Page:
UO opposes union unit in ERB filing


By STEFAN OSTRACH, Special Correspondent

EUGENE — A union organizing effort by a majority of faculty employed by the University of Oregon (UO) has been delayed.

Just four minutes before a 5 p.m. deadline on April 4, lawyers representing UO’s administration filed objections with the state Employment Relations Board (ERB). United Academics of the University of Oregon (UA-UO), a joint effort by the American Federation of Teachers (AFT) and the American Association of University Professors (AAUP), had previously turned in 1,100 cards signed by a majority of teaching staff seeking to join together in a single bargaining unit.  UO has 1,912 faculty members.

Under card check provisions of Oregon’s public sector labor law, if ERB finds the bargaining unit to be appropriate, it will certify the union and order the UO administration to bargain.

The administration’s objections would gut the union campaign. It wants to exclude from the bargaining unit tenure-related faculty; adjunct and affiliate faculty; postdoctoral scholars; research associates and fellows; emeritus and other retired faculty; visiting or guest faculty; and faculty of graduate and professional degree programs. Further, it wants to expand the definition of a supervisor to include all principal investigators, department heads, directors of centers and institutes, and all faculty who work with graduate fellows.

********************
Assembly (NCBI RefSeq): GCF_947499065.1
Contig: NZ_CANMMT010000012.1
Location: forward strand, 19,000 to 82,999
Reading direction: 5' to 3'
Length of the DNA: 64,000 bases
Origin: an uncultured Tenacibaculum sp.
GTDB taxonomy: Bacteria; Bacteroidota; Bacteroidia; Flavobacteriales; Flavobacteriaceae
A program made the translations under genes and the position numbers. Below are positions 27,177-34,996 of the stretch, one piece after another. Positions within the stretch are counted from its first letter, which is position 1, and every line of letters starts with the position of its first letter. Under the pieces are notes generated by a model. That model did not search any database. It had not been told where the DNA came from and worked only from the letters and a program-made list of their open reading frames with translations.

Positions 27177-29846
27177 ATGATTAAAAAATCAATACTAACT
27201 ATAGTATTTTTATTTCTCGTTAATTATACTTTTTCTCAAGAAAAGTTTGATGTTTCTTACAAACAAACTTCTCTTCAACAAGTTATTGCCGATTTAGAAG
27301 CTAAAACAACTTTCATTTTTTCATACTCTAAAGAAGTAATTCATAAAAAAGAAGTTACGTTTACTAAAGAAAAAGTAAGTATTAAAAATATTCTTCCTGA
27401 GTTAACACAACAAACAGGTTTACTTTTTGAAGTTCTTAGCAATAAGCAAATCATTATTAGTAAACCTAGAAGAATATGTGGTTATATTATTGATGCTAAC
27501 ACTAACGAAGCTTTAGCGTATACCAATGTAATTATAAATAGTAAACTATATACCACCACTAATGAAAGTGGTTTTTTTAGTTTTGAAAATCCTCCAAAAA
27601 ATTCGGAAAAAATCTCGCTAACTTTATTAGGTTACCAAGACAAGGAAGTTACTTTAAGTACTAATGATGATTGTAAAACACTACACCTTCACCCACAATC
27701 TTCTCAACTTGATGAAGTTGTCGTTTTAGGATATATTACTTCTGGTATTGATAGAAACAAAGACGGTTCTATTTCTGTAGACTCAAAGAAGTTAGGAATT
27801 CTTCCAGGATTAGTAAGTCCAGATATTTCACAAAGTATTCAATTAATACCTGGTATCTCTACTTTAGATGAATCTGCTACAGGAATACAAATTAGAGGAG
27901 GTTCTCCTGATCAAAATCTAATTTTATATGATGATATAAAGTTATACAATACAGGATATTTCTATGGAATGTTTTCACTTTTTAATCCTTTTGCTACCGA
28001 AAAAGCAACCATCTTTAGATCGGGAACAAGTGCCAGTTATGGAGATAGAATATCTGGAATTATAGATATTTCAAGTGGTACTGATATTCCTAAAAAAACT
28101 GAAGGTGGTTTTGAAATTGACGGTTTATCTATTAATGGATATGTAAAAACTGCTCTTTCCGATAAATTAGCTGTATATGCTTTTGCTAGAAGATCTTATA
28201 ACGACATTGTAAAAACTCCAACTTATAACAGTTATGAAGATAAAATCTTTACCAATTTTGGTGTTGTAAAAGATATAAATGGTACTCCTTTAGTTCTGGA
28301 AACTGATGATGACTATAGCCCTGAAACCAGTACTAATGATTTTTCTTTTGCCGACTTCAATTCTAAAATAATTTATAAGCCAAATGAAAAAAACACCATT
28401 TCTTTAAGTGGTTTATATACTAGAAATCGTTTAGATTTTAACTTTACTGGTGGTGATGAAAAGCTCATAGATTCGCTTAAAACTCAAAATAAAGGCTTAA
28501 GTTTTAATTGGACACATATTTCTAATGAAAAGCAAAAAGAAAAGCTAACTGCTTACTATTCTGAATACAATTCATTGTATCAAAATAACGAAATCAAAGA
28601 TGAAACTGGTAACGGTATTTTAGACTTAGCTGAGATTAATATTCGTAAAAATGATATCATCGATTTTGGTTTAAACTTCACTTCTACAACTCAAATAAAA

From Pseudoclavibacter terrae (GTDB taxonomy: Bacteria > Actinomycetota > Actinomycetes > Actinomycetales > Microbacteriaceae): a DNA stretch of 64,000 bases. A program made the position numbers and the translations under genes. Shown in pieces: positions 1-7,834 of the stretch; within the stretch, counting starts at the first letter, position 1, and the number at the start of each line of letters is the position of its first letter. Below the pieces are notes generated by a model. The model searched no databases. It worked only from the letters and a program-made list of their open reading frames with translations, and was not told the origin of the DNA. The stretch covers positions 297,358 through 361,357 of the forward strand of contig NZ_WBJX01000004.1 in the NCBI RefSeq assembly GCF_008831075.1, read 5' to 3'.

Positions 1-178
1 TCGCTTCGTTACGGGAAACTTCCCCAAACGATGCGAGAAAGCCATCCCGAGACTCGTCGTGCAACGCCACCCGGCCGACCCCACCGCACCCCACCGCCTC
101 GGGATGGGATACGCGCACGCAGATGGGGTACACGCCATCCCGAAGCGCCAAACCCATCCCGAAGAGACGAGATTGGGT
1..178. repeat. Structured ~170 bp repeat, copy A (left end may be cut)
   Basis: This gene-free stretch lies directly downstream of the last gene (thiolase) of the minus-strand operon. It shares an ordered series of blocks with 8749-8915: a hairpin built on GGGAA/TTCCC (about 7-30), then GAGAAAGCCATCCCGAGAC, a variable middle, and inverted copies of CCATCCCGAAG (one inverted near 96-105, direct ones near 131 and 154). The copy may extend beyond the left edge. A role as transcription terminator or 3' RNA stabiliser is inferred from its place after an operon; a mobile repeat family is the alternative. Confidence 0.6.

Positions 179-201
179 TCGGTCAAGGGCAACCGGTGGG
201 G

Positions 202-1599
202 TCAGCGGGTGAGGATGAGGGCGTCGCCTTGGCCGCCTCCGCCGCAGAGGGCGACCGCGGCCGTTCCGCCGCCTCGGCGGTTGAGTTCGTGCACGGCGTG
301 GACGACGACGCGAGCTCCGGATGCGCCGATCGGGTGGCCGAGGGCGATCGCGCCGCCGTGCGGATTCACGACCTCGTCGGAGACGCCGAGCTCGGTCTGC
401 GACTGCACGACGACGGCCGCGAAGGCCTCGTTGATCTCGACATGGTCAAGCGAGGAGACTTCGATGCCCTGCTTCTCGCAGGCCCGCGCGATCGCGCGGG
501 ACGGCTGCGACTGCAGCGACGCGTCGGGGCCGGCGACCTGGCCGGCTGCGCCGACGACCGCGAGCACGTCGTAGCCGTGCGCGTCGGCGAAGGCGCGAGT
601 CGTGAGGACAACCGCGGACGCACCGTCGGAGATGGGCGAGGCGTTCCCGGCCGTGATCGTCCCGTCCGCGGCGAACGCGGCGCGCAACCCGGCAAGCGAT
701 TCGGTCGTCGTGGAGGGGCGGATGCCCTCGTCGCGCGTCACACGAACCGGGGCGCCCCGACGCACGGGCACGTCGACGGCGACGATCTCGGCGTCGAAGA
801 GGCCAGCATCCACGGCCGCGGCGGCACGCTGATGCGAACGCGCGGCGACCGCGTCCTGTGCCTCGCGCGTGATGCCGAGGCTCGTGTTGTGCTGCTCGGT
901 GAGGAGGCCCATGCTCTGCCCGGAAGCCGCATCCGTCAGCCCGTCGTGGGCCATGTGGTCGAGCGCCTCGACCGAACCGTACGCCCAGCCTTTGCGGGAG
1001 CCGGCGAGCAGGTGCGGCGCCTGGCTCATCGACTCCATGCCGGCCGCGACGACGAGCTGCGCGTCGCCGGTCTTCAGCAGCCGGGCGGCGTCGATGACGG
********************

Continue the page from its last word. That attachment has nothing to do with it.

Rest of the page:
In a statement posted on its website, UA-UO wrote: “They seem intent on limiting the right of faculty to be part of a union… These objections include most faculty at the UO.”

The objections are suspect because the Oregon University System already negotiates with an AFT local at Portland State that is similar to the broad one sought by the UO academics.

Last minute objections are often used as a tactic by employers to stall organizing campaigns because it gives them more time to undermine the drive. ERB has scheduled hearings on the administration’s objections for May 5-7, which will be seven weeks after the cards were submitted. Additional days of hearings may be needed before a recommended order is issued. That order can be appealed to the full ERB and to the courts.

After initially pledging to remain neutral, UO administrators spent $25,000 for a consultant to prepare a web page expressing common anti-union themes. More recently, acting UO President Robert Berdahl told UA-UO leaders that he was going to oppose the union. “Regardless of the outcome of the ERB proceedings, the university’s goal remains the same: to maintain a strong relationship with those who contribute to the university in all its endeavors — especially in its core mission of teaching, research and public service,” Berdahl said in a prepared statement.


  1. The UofO, home of the Labor Education and Research Center (LERC), and a proponent of Liberal Arts education…is hypocritical to its core.
    This is another reason I do not donate to my alma mater.
    Any readers who do donate to UO, give them an email or phone call, telling them you won’t be donating because of their anti-union stance.


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